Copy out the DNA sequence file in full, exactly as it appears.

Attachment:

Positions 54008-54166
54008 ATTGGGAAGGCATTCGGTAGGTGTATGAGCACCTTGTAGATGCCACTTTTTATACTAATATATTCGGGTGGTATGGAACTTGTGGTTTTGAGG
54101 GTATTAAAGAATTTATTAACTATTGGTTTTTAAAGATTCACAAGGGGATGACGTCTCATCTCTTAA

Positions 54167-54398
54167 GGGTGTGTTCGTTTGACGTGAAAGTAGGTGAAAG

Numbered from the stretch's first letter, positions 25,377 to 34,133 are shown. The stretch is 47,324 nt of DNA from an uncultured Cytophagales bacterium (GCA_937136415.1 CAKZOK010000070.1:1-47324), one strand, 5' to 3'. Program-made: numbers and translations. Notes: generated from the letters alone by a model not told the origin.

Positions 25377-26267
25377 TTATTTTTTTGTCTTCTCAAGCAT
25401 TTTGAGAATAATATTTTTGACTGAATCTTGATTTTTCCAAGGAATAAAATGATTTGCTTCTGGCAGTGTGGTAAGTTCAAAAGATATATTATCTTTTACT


Positions 54008-54166
54008 ATTGGGAAGGCATTCGGTAGGTGTATGAGCACCTTGTAGATGCCACTTTTTATACTAATATATTCGGGTGGTATGGAACTTGTGGTTTTGAGG
54101 GTATTAAAGAATTTATTAACTATTGGTTTTTAAAGATTCACAAGGGGATGACGTCTCATCTCTTAA

Positions 54167-54398
54167 GGGTGTGTTCGTTTGACGTGAAAGTAGGTGAAAG

Numbered from the stretch's first letter, positions 25,377 to 34,133 are shown. The stretch is 47,324 nt of DNA from an uncultured Cytophagales bacterium (GCA_937136415.1 CAKZOK010000070.1:1-47324), one strand, 5' to 3'. Program-made: numbers and translations. Notes: generated from the letters alone by a model not told the origin.

Positions 25377-26267
25377 TTATTTTTTTGTCTTCTCAAGCAT
25401 TTTGAGAATAATATTTTTGACTGAATCTTGATTTTTCCAAGGAATAAAATGATTTGCTTCTGGCAGTGTGGTAAGTTCAAAAGATATATTATCTTTTACT